FAQ
How can I get Last ID inserted ???
The problem is for a multiuser(symultans) database. Exist a statment SQL
witch get the last id inserted for a session ?

Thanks !

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  • Brett W. McCoy at Mar 2, 2001 at 4:31 pm

    On Fri, 2 Mar 2001, Catalin CIOCOIU wrote:

    How can I get Last ID inserted ???
    The problem is for a multiuser(symultans) database. Exist a statment SQL
    witch get the last id inserted for a session ?
    currval('<seq name>') is the way to get the value that was last inserted
    into the database. However, there is no guarantee, in a multiuser
    environment, that the value you got was the value you actually used. You
    can also user last_value in an SQL statement, but you still have the
    problem of having multiple backends generating sequence values.

    A more reliable way is to explicitly call nextval('<seq name>') and use
    the value returned to insert into the database.

    Please see the CREATE SEQUENCE documentation at
    http://www.postgresql.org/users-lounge/docs/7.0/user/sql-createsequence.htm

    -- Brett
    http://www.chapelperilous.net/~bmccoy/
    ---------------------------------------------------------------------------
    While my BRAINPAN is being refused service in BURGER KING, Jesuit
    priests are DATING CAREER DIPLOMATS!!
  • Catalin CIOCOIU at Mar 2, 2001 at 5:20 pm

    "Brett W. McCoy" wrote:
    On Fri, 2 Mar 2001, Catalin CIOCOIU wrote:

    How can I get Last ID inserted ???
    The problem is for a multiuser(symultans) database. Exist a statment SQL
    witch get the last id inserted for a session ?
    currval('<seq name>') is the way to get the value that was last inserted
    into the database. However, there is no guarantee, in a multiuser
    environment, that the value you got was the value you actually used. You
    can also user last_value in an SQL statement, but you still have the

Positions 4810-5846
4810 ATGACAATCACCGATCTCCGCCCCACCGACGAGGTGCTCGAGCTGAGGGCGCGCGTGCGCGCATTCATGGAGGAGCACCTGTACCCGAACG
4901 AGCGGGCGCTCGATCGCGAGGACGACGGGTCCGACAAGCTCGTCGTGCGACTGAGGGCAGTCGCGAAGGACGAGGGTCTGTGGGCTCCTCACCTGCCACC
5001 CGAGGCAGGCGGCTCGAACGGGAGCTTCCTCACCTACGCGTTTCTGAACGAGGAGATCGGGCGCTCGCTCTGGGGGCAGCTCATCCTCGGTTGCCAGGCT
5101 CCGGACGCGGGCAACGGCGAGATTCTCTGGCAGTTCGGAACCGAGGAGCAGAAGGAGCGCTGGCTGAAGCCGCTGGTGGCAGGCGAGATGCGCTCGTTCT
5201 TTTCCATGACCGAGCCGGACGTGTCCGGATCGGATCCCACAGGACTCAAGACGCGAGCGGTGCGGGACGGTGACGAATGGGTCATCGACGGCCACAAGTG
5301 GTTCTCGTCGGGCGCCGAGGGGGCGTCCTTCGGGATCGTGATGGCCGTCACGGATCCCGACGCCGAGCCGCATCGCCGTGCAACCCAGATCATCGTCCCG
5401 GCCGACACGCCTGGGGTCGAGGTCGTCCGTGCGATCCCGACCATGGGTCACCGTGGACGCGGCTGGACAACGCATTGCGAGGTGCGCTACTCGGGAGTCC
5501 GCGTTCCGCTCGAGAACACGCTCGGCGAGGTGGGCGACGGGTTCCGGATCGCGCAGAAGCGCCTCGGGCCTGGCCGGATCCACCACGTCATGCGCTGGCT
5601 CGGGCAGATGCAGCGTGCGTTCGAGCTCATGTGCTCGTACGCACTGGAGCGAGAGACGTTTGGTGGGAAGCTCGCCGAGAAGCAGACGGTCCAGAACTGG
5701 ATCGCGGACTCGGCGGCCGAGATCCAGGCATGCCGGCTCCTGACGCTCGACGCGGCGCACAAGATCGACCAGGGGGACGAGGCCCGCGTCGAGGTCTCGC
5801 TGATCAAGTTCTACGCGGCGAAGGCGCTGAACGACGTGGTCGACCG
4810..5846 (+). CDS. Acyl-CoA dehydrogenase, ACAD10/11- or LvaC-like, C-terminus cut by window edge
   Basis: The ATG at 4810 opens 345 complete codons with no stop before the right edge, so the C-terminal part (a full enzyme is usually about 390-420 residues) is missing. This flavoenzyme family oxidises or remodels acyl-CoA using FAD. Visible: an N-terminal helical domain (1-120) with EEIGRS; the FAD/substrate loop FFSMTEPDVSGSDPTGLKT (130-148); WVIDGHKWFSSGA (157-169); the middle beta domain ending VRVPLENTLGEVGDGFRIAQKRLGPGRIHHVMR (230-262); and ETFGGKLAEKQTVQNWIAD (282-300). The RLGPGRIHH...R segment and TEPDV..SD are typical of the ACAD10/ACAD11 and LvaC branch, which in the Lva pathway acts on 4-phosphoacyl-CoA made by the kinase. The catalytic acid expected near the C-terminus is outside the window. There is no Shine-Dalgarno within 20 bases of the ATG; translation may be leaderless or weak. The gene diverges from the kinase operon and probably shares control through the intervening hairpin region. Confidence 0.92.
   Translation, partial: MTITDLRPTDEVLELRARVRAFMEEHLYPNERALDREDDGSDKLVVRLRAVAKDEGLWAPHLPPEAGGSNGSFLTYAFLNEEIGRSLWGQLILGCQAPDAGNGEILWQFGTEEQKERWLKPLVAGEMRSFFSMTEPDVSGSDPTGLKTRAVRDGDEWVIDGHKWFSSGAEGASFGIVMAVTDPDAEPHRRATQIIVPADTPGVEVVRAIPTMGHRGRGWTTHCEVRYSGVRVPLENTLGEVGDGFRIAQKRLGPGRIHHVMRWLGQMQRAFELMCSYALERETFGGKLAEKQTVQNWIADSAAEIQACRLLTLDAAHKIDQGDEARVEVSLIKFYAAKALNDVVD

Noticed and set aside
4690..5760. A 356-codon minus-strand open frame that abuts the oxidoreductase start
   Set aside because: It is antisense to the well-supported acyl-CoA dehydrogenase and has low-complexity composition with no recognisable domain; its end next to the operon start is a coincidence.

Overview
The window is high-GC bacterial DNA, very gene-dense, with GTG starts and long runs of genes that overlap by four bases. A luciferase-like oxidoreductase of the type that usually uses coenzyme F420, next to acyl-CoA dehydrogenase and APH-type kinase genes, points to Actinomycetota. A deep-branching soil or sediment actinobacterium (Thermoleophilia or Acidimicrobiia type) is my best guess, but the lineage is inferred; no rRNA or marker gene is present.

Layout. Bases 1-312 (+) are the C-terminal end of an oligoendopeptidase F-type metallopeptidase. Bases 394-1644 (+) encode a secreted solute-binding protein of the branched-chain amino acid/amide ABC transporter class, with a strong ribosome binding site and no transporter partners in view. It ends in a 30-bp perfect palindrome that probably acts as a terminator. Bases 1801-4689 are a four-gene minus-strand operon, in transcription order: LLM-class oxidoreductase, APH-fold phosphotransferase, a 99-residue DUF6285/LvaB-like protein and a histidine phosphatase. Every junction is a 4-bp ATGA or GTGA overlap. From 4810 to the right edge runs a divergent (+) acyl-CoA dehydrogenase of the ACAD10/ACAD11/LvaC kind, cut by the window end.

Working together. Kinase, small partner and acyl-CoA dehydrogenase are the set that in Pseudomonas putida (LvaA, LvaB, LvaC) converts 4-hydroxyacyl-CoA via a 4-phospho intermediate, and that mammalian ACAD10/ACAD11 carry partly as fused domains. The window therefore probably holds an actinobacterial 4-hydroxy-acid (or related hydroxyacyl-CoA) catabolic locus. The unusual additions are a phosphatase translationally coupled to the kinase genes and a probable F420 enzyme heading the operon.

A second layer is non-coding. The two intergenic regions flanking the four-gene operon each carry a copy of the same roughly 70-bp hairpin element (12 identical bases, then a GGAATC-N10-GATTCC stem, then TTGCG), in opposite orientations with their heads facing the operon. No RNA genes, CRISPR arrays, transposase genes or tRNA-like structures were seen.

problem of having multiple backends generating sequence values.

    A more reliable way is to explicitly call nextval('<seq name>') and use
    the value returned to insert into the database.
    This method don't encourage using serial data type. Practically, in the
    joined table I can't use "serial" data type for primary key. I nead to
    use sequences by hand.
    The last solution work fine, but I need a variable for store the
    nextval('<seq name>').

    There is not a other solution ?



    Please see the CREATE SEQUENCE documentation at
    http://www.postgresql.org/users-lounge/docs/7.0/user/sql-createsequence.htm

    -- Brett
    http://www.chapelperilous.net/~bmccoy/
    ---------------------------------------------------------------------------
    While my BRAINPAN is being refused service in BURGER KING, Jesuit
    priests are DATING CAREER DIPLOMATS!!
  • Brett W. McCoy at Mar 2, 2001 at 6:50 pm

    On Fri, 2 Mar 2001, Catalin CIOCOIU wrote:

    This method don't encourage using serial data type. Practically, in the
    joined table I can't use "serial" data type for primary key. I nead to
    use sequences by hand.
    The last solution work fine, but I need a variable for store the
    nextval('<seq name>').

    There is not a other solution ?
    It turns out I was wrong -- using currval is session-based, as Tom Lane
    has pointed out. However, still see the notes in the docs on caching
    more than one values for each backend. This may or not be pertinent.

    -- Brett
    http://www.chapelperilous.net/~bmccoy/
    ---------------------------------------------------------------------------
    While money doesn't buy love, it puts you in a great bargaining position.
  • Tom Lane at Mar 2, 2001 at 5:48 pm

    "Brett W. McCoy" <bmccoy@chapelperilous.net> writes:
    On Fri, 2 Mar 2001, Catalin CIOCOIU wrote:
    How can I get Last ID inserted ???
    currval('<seq name>') is the way to get the value that was last inserted
    into the database. However, there is no guarantee, in a multiuser
    environment, that the value you got was the value you actually used.